A 97 year old guy was admitted recently to the trauma service following a fall, a face-plant actually, with a resultant broken nose and sinus fracture. Otherwise he was fine. He was 97 years old and he didn't take any medications, had never had surgery, and he lived independently in the same house he raised his kids in.
-How'd you fall, I asked.
-Tripped over a rug or the carpet, he said. My cane snagged on something. I was visiting my wife.
-Where was your wife?
-The nursing home. I visit her as much as I can. It's not far.
His wife was 95 years old. Last year he had had to admit her to an assisted care facility because she "had got the dementia".
-Does she recognize you? I asked.
-Yes. She remembers me. She remembers parts of our life together.
-That's good, I said.
-Yes, but she doesn't remember much else. She forgets things I told her even twenty minutes ago. And she remembers things that never happened. Like a third son. You see, we only had two boys, John and Richard. But she always talks about a third son. Always asks me how he's doing. Paul. She even has a name for him.
He looked out past me. There was a scabbed bandage across the bridge of his nose and he was bruised under his left eye. That day's NY Times was splayed out across his lap. A Teddy Roosevelt biography was bookmarked on his nightstand.
-That must be difficult for you, I said.
-My kids are all passed. I had a brother in Oklahoma but I don't know what happened to him. There's no one else. It's just me and Esther.
-I'm sorry, I said.
I sat down in the chair next to his bed. It was a Friday afternoon. It was warm in the room and he was bundled up in several blankets. Some time passed and I absent-mindedly read the Times headlines upside down.
-She gets the dialysis three times a week, he said. Her kidney doctor told me last week that he didn't think the dialysis was doing any good. ...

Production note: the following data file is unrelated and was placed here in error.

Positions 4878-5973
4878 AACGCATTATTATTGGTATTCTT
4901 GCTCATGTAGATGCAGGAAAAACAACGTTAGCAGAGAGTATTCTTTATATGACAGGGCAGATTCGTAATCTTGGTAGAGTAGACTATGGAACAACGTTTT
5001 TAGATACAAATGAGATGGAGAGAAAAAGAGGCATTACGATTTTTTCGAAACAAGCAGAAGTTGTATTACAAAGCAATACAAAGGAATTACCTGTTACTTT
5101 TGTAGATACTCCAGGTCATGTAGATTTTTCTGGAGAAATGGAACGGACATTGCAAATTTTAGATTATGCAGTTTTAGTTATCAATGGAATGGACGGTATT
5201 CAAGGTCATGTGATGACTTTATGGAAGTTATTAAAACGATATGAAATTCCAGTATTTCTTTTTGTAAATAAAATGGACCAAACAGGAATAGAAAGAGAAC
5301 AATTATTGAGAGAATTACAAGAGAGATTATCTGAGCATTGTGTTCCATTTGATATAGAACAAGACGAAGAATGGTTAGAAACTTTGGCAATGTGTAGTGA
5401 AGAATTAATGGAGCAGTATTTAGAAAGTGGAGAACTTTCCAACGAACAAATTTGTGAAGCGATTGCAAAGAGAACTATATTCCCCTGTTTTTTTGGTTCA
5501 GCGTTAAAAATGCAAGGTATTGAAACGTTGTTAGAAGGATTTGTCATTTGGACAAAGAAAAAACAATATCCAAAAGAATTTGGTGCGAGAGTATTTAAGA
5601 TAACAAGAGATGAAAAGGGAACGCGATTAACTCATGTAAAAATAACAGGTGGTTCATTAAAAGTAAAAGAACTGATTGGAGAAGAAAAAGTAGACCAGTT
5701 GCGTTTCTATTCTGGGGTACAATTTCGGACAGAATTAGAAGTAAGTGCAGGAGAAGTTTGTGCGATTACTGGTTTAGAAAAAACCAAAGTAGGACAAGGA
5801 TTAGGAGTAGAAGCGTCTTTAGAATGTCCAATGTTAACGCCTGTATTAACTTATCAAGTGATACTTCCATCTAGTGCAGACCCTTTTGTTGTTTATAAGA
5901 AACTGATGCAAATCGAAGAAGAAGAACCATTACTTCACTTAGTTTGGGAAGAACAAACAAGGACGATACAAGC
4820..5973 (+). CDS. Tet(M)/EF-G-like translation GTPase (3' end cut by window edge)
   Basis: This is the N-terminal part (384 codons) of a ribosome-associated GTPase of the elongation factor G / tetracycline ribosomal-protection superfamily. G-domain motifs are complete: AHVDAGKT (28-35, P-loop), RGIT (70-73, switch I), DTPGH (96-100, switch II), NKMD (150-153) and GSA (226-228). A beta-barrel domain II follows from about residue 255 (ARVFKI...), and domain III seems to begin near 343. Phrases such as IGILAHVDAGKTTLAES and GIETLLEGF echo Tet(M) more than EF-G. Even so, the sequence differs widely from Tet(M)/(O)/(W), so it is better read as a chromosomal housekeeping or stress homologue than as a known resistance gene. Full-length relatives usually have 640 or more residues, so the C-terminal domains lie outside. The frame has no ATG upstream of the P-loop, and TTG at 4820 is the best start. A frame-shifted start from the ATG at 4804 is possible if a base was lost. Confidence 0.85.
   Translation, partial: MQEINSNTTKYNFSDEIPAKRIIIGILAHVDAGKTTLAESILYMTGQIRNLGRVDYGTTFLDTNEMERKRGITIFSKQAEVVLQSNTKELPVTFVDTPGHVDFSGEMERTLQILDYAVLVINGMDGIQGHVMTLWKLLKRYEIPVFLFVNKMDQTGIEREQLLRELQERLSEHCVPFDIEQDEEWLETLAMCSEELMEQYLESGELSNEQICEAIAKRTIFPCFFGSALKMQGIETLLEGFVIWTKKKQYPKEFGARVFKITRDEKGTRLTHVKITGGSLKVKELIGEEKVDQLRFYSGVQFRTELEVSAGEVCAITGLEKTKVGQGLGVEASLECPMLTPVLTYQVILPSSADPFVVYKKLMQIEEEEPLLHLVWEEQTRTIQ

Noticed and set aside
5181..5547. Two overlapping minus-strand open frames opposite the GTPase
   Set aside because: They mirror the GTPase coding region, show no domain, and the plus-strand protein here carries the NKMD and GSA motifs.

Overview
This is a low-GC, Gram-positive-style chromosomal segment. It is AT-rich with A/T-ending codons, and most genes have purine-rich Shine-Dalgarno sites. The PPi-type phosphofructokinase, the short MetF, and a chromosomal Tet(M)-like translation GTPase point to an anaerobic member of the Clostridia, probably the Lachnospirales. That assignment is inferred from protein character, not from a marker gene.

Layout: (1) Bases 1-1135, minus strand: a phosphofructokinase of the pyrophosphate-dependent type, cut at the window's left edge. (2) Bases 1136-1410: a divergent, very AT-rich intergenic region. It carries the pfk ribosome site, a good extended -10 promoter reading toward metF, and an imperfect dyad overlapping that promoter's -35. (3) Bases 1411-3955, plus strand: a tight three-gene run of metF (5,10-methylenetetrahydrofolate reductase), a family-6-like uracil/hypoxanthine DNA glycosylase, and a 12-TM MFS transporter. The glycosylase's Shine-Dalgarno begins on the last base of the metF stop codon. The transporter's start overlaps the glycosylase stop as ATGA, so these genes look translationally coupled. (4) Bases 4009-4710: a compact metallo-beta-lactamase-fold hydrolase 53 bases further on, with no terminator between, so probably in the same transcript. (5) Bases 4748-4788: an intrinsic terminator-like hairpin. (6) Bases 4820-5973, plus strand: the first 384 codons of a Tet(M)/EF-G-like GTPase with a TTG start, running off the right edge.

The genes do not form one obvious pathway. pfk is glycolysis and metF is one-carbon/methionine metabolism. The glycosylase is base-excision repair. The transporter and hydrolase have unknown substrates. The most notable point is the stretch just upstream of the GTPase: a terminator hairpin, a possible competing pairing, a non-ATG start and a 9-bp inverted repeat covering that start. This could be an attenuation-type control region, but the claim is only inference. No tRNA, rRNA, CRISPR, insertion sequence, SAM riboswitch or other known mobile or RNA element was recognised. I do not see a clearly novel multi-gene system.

-He wants me to think about stopping it. The dialysis.
I nodded. I leaned back in the chair. It was raining outside and windy and the thinner boughs of the trees bent in curved arcs with the wind. The old guy kept staring ahead, a blank TV screen.
-Anyway, I'll have to decide. I'll miss her. Even though she's not the same, I like going to see her. It's like when a baby smiles at you. It makes your day...
I sat there for a while. And then I had to go do some work. He went home the next morning but I've had a hard time forgetting him. I understand, as we move forward on health care reform, that rationing will play a larger and larger role. Given our technology and the rapid rate of innovation in health care, the amount of money we could conceivably spend on individual patients is infinite. At some point we will have to draw lines in the sand; enough is enough. I understand that. I've been an advocate for rationing myself, having experienced first-hand the wasted effort and financial drain of providing futile care to elderly patients in the ICU who aren't really "sick" but are actually just going through the dying process.
This case in particular is exemplary of an irrational health care expenditure. I mean seriously, hemodialysis on a 95 year old demented lady? It's crazy, right? Think of the money saved if we had a system in place that restricted or denied the possibility of nonegenarians receiving dialysis. No one in their right mind would disagree that the redistribution of resources from the provision of futile care to the elderly in order to make more preventative and life-saving care available for younger people is a solid moral stance. But then you see the consequences. These are real people who will have to be told "no more". When I drove home that night, a part of me was hoping that they'd keep that old guy's wife on dialysis just for a little while longer....